New Dispute Rocks Unity Government

A new dispute in the national unity government is threatening to further deteriorate the relationship between Labor and Likud Cabinet ministers. The argument revolves around the takeover and subsequent eviction of a group of Kiryat Arba settlers and six Likud Knesset members from an apartment in the Arab marketplace in central Hebron.

The clash between Labor and Likud began over a week ago as each accused the other of misinterpreting the legality of Jews buying and then settling into apartments in the Arab quarter of Hebron.

Labor leaders argued that it contravened the law of Israel which prohibits the purchase by Jews of real estate on the West Bank unless it is first approved by the Defense Ministry. Likud leaders contended that Jews have a right to settle anywhere in Eretz Yisrael. Labor led the day when the group of Kiryat Arba settlers were evicted from the Hebron apartment and, following that, when the MKs left the apartment after they were ordered to do so by the army.

LABOR ACCUSED OF CONDUCTING ‘WHITE PAPER’ POLICY

The dispute continued to simmer last week after the apartment was emptied and sealed off by the army but erupted into a war of words when Sharon accused Premier Shimon Peres and the Labor Party of conducting a “White Paper” policy — similar to that of the British Mandatory government when it banned the purchase of land by Jews from Arabs. Furthermore, Sharon accused the Labor Party of lying about the land purchase policy adopted by the government of Premier Menachem Begin.

Speaking to former members of the Irgun Zvai Leumi several days ago, Sharon declared that Labor is “refusing to ratify Jewish land purchases because they say this was the decision of the Begin government in 1979. This is a lie and hypocrisy. They know full well that the Begin government never intended to prevent Jews from buying houses or land anywhere. There is no basis for this hypocritical pretense. But according to Peres and (Defense Minister Yitzhak) Rabin, they are religiously implementing Likud decisions.”

Sharon also charged that “anybody not present at Cabinet sessions cannot imagine the outright hatred for Jewish settlements on the part of Labor ministers.

Health Minister Mordechai Gur, in an angry response, denounced Sharon as a liar and suggested that if he did not agree with Peres implementing decisions of the Begin government then “he and his like” should quit the government. Peres, himself, said he could not think of any other example of a minister who had denounced his own government the way Sharon did.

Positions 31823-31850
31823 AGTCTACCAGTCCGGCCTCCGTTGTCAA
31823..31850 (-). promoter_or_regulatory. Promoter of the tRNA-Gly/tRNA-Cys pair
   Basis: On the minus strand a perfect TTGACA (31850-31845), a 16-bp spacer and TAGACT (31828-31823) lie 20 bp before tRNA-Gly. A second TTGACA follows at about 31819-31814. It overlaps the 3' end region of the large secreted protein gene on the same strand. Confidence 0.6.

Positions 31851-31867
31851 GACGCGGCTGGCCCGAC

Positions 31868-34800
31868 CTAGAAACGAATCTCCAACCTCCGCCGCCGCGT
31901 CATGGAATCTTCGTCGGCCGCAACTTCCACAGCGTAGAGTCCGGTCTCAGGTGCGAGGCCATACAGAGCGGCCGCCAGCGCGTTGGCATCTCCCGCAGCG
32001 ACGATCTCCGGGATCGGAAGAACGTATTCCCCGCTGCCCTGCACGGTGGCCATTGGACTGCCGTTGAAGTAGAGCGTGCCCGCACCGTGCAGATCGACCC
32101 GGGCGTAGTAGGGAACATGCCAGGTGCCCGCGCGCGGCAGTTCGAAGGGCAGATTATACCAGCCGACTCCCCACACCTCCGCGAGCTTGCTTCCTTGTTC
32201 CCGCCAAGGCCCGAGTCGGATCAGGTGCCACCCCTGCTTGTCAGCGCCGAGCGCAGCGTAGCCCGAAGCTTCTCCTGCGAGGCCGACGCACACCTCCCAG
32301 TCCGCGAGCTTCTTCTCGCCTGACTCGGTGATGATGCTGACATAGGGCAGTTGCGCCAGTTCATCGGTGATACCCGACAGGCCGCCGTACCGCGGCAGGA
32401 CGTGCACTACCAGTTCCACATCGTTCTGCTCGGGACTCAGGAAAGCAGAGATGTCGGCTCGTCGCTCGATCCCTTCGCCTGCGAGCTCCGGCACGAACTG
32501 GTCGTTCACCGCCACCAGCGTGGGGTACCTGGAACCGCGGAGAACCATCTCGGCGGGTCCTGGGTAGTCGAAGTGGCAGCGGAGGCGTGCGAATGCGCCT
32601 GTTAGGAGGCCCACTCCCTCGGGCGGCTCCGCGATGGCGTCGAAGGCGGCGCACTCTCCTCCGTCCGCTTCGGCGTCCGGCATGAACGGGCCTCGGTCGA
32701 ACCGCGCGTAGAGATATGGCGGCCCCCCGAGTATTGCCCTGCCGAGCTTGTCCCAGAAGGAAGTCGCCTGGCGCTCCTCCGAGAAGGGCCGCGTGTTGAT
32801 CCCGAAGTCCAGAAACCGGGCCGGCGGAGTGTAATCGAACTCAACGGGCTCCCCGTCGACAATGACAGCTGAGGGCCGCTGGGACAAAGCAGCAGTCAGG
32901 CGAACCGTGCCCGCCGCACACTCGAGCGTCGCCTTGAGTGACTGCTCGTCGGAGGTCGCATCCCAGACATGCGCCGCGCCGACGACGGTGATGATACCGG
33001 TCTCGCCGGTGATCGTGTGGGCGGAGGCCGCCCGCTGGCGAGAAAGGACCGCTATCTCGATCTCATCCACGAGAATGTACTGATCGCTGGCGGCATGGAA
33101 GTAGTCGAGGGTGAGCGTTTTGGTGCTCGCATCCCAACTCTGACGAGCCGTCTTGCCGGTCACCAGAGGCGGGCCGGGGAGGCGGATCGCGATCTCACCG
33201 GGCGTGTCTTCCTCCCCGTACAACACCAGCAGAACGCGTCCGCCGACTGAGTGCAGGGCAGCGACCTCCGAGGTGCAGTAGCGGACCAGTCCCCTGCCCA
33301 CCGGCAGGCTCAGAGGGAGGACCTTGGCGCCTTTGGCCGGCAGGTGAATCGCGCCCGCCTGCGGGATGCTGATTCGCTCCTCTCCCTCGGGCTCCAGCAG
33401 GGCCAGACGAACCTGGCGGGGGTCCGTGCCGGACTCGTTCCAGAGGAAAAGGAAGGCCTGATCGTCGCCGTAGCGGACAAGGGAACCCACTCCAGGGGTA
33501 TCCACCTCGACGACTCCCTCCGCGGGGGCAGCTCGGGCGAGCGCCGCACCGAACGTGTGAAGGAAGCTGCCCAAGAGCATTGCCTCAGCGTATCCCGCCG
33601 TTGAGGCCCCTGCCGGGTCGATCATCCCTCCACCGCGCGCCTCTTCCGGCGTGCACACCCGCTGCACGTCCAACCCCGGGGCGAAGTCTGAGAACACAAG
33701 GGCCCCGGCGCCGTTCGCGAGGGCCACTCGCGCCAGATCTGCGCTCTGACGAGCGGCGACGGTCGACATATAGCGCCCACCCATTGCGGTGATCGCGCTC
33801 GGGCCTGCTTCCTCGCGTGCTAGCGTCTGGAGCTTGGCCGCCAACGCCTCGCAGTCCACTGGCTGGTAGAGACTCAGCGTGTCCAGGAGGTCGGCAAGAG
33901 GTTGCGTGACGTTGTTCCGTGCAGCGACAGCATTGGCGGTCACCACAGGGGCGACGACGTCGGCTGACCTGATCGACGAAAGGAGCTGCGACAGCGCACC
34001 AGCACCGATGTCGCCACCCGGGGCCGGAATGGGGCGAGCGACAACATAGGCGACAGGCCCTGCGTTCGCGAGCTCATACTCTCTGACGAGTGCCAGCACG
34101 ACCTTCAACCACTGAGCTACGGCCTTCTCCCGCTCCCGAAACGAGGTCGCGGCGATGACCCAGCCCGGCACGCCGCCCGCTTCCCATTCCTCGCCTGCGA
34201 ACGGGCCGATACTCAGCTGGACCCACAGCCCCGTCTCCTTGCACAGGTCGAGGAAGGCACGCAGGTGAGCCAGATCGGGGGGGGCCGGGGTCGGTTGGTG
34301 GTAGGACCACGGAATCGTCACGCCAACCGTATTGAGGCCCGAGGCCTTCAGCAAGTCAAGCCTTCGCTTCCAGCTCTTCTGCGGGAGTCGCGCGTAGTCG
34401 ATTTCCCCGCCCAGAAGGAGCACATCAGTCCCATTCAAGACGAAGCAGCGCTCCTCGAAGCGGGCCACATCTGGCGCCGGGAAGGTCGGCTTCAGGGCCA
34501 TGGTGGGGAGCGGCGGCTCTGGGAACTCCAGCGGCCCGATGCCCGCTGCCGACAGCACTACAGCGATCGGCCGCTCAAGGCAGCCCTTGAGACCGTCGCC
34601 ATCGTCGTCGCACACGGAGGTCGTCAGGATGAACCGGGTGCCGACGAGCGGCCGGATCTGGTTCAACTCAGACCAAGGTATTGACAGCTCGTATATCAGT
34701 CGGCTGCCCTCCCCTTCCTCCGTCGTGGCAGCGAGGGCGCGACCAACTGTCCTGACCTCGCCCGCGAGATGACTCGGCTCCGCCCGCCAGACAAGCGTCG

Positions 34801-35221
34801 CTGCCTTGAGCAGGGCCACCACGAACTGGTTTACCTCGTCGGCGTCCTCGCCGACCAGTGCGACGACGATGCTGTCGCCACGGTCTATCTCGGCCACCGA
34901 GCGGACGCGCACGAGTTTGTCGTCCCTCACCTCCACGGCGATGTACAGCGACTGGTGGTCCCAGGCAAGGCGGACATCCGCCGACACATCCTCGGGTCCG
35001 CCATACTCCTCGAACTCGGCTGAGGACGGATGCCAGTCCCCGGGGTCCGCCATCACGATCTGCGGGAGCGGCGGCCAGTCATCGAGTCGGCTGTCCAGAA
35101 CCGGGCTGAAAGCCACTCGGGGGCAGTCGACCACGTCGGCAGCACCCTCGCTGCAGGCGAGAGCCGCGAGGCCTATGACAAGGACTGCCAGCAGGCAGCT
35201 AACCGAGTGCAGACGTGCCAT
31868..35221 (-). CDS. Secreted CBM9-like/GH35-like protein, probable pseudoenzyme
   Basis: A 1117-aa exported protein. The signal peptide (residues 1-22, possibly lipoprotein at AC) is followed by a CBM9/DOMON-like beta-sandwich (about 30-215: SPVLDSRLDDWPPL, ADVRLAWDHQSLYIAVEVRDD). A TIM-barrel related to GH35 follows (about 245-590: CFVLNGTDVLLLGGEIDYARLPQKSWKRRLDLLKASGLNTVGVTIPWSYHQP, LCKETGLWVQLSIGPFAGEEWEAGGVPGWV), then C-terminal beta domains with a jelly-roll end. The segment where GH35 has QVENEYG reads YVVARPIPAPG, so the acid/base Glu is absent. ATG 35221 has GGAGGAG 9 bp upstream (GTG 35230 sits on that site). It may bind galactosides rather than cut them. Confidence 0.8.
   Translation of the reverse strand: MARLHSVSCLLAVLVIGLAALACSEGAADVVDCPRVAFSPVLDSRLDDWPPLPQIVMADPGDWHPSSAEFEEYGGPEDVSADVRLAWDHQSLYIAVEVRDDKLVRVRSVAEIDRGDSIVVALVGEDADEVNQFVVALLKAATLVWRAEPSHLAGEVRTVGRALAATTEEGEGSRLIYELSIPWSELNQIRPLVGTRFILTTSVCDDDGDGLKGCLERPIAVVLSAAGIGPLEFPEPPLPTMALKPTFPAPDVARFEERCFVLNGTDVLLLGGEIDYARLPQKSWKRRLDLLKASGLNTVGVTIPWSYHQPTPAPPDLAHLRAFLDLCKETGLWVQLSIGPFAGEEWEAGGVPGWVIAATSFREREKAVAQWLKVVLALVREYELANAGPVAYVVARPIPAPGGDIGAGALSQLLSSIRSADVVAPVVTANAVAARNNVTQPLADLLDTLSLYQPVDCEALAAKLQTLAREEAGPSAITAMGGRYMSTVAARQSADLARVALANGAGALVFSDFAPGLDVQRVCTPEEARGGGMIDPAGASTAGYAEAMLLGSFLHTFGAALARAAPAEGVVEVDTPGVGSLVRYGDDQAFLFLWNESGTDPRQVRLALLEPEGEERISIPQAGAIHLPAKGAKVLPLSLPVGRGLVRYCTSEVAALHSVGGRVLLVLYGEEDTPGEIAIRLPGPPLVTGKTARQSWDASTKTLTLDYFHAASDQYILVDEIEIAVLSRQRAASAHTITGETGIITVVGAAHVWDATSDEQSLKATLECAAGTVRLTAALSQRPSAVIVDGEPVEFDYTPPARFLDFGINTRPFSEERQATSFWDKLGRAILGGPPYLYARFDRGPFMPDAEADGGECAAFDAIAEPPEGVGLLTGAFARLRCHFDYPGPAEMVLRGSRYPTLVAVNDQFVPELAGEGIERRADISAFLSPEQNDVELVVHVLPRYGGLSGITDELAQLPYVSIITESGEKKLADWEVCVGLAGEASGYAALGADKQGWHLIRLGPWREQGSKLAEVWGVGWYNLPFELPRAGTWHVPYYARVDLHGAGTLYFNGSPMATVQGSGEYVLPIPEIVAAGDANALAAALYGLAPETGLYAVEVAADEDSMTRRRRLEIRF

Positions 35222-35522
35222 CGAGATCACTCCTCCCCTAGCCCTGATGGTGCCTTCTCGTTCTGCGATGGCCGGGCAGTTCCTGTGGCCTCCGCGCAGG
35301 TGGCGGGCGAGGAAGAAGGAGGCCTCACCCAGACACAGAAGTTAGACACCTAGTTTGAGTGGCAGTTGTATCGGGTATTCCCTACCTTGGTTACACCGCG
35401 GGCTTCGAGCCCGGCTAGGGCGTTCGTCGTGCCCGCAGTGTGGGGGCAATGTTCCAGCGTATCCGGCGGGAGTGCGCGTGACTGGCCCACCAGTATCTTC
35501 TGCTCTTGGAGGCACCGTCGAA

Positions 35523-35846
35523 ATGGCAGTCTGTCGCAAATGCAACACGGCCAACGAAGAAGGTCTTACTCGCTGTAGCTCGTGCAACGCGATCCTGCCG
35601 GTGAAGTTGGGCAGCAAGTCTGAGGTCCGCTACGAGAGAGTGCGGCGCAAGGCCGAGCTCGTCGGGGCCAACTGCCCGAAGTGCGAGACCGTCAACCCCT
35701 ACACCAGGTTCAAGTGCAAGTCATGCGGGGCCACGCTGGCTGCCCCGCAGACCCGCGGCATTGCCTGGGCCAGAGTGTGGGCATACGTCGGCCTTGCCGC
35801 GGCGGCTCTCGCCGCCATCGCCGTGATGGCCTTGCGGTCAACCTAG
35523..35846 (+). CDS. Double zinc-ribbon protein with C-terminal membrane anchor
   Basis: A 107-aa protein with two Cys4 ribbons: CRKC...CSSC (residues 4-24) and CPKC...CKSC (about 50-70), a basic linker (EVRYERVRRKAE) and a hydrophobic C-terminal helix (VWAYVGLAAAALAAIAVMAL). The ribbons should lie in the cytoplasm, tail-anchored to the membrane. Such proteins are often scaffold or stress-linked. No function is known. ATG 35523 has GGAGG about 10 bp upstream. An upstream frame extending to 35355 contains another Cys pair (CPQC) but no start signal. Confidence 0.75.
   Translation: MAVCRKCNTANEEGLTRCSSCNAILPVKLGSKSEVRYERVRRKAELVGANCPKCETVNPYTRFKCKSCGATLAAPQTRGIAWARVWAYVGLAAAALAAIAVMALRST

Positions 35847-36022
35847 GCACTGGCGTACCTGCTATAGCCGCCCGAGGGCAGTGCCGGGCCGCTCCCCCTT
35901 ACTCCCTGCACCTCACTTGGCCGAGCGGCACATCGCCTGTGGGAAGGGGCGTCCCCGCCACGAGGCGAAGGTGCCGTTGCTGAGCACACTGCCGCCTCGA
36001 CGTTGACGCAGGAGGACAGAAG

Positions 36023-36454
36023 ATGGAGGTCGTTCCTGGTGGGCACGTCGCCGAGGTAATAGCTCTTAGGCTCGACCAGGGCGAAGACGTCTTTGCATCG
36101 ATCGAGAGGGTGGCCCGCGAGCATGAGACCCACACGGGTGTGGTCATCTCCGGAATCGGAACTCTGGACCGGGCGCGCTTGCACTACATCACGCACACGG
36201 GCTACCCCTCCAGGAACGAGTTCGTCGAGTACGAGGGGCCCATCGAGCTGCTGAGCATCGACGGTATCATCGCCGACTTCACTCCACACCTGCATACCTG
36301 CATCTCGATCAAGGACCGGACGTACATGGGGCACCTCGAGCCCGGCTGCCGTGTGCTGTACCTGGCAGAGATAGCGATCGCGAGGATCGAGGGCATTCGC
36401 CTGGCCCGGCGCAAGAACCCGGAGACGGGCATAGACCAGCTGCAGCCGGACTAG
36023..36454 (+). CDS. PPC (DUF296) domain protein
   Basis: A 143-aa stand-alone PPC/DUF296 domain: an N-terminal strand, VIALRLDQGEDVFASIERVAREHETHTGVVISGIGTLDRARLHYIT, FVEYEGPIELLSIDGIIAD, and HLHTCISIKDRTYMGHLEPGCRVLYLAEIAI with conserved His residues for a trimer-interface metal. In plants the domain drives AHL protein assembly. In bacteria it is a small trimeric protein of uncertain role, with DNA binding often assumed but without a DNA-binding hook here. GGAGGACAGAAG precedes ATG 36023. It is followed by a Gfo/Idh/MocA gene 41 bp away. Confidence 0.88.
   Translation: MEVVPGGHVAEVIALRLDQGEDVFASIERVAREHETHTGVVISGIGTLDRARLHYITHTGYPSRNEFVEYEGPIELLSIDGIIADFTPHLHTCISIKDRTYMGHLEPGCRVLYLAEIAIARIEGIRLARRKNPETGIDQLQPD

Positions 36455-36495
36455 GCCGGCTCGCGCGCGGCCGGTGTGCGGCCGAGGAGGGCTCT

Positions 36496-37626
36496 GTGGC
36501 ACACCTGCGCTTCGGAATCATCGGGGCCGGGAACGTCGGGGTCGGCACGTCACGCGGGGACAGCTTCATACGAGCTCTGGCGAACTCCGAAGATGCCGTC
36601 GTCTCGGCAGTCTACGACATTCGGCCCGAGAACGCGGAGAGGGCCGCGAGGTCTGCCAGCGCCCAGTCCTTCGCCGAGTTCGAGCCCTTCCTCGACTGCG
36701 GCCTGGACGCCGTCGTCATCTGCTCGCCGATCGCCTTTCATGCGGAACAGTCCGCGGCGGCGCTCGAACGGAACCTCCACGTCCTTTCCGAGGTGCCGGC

The public charges by Sharon had been preceeded by an attack by Deputy Premier and Foreign Minister Yitzhak Shamir at last Sunday’s closed-door meeting of the 10-member Inner Cabinet. During its discussion about the Hebron apartment, Shamir told Peres: “Nothing makes you more angry than a Jewish settlement. You are conducting a White Paper policy.” In an effort to calm tempers and charges and countercharges on both sides, Peres and Shamir met last Friday at the Premier’s private residence. Peres told Shamir in no uncertain terms, that the Likud ministers could not label the present government “a White Paper government,” or accuse it of lying, and at the same time continue to be members of the government.

Peres stated that Likud and Labor agreed to form a national unity government based on mutual consent and respect. If Likud has decided that it is time to dismantle the government, it should be done on the same basis and not on the basis of character assassination and distortion of policies, Peres said.

Shamir told Peres that he was not interested in dismantling the coalition and that he, too, believed that all possible steps should be taken to stop ministers from insulting each other.

The meeting on Friday, contrary to previous meetings between Peres and Shamir, was described as matter of fact and strictly business-like, with no smiles wasted. Political commentators said following the meeting that its value was that it prevented an immediate collapse of the national unity government.

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